More than 250,000 babies were born in dangerously polluted parts of the UK in 2019, a study has discovered.
Asthma UK and the British Lung Foundation, the organisations which led the research, said the level of pollution was a “national shame” and called on the government to urgently reduce traffic fumes, the largest source of pollutants.
Their report found that every two minutes a baby takes its first breaths in a place where fine particulate matter (PM2.5) exceeded the World Health Organisation’s (WHO) 2005 recommended guidelines.
Almost a third of English hospitals are located in areas with bad air quality. It is not just large cities that fail to meet the WHO’s advice on PM 2.5 levels, but also smaller places like Windsor and Eton.
Given the WHO rules became tougher last month, up to 600,000 babies could be born in Britain into air deemed to be toxic over the next year, according to the researchers.
With the Cop26 climate summit due to be held in Glasgow next week, health campaigners said the British government should clean up its act.
Sarah Woolnough, who runs Asthma UK and the British Lung Foundation, branded it unacceptable that the country still had such high pollution levels.
“Every child deserves the best start in life and our government needs to act now to cut air pollution levels and do their duty to protect future generations from this invisible threat,” she said.
There is strong evidence to suggest that air pollution can stunt a child’s organs and can increase the likelihood of them developing asthma.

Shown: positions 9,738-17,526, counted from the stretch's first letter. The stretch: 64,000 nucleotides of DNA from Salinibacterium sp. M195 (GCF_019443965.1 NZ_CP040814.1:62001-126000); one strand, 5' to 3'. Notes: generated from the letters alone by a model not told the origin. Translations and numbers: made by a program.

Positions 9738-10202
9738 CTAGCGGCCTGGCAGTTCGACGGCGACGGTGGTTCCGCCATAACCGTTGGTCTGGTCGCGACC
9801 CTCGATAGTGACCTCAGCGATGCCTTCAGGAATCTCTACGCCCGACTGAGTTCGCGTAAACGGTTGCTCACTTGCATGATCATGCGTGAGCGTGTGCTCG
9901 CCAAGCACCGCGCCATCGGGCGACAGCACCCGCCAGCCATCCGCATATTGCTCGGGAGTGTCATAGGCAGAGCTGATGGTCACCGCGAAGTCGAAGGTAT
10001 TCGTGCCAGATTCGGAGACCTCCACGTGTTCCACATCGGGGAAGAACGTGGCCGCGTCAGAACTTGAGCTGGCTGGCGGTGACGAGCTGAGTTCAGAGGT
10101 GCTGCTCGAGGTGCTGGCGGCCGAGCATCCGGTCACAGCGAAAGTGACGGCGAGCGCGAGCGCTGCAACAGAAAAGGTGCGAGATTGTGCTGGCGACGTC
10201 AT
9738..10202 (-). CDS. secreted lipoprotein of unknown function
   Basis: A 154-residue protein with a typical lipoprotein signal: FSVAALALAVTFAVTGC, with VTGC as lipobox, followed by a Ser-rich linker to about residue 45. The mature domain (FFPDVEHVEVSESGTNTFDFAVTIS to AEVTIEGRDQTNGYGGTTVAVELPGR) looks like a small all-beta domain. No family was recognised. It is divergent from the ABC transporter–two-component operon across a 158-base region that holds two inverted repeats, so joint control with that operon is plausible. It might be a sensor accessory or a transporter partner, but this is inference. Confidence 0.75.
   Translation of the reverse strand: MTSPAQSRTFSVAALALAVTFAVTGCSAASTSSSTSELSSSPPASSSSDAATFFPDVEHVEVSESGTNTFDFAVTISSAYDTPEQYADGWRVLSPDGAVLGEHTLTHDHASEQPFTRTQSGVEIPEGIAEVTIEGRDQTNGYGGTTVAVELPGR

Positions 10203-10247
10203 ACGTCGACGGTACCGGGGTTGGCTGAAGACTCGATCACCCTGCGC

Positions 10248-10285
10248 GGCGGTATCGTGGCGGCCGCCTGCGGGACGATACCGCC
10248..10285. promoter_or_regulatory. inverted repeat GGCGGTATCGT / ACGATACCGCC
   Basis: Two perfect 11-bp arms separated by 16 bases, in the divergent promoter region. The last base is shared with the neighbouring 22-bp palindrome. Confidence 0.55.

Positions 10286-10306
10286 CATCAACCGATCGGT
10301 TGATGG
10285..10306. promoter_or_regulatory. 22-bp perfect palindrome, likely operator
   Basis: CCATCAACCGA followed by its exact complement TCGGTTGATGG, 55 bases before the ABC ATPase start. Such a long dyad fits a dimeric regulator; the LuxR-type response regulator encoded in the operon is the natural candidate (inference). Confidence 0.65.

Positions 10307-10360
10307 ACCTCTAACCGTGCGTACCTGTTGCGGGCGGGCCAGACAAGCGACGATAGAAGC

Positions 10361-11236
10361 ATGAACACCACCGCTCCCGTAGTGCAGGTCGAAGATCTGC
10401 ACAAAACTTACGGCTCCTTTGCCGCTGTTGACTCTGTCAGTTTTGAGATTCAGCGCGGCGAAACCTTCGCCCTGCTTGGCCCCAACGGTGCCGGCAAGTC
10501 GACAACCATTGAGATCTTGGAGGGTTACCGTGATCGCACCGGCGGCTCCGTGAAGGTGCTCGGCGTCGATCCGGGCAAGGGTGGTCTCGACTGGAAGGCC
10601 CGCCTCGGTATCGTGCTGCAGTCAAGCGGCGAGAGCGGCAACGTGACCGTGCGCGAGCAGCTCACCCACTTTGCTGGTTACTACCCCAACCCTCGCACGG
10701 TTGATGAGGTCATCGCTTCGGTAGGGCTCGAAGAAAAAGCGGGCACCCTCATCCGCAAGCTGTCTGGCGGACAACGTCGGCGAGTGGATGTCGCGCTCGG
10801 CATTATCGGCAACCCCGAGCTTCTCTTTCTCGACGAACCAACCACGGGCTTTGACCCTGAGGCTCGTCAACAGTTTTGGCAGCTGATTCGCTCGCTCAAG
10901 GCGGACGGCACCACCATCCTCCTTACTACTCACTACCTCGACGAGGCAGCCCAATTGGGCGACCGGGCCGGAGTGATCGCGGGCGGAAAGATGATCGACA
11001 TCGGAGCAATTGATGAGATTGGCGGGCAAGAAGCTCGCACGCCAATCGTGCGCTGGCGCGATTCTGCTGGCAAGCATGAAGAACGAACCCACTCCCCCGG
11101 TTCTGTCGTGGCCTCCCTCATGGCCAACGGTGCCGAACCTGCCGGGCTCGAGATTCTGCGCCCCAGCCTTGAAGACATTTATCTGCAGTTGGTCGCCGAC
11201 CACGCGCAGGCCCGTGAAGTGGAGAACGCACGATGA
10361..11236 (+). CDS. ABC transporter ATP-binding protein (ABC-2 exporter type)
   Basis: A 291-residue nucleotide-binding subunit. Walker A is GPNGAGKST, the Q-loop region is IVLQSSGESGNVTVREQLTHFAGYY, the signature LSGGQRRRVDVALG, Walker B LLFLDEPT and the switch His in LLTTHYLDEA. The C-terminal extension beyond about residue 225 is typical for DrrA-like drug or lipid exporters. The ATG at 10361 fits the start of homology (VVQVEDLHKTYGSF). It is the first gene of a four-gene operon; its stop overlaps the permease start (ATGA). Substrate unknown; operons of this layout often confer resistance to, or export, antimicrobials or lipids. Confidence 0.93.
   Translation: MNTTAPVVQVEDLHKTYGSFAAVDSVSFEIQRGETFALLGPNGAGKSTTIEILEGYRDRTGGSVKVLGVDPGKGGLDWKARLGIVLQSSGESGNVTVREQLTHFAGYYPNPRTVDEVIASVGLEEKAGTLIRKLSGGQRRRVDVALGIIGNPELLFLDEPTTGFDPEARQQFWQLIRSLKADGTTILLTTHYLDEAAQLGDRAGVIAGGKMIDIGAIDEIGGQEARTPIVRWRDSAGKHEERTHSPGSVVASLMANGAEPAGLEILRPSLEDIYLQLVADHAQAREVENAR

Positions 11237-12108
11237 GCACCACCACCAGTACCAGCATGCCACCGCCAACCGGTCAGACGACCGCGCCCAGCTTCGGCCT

Julia Kovaliova, 37, a mother-of-three who lives in a polluted part of Manchester, has seen the consequences low-quality air has had on her eldest child, Maksim.
The 11-year-old developed pollution-induced asthma five years ago. “When we are away from home, such as on holiday or visiting family in Lithuania where there is much less traffic, his breathing problems miraculously disappear,” his mother said.
Ms Kovaliova is now concerned that Maksim’s asthma will worsen and that her daughter will also develop the lung condition. The family cannot afford to move to a different area, she added.
Andy Ratcliffe, a director at Impact on Urban Health, said the report showed maternity wards in poorer regions were more likely to have worse pollution. “This is an unacceptable example of inequality in action,” he said, calling for the government to tackle the issue as part of its “levelling up” agenda.
Toxic air is also estimated to cause 36,000 premature deaths in the UK every year. Last year, a landmark inquiry declared that air pollution played a “material contribution” in the death of nine-year-old Ella Adoo-Kissi-Debrah in 2013.
Writing in The Independent, Munira Wilson, a Lib Dem MP, recently backed the campaign for “Ella’s Law”, which seeks to introduce legal air pollution limits in Britain in line with WHO guidance.
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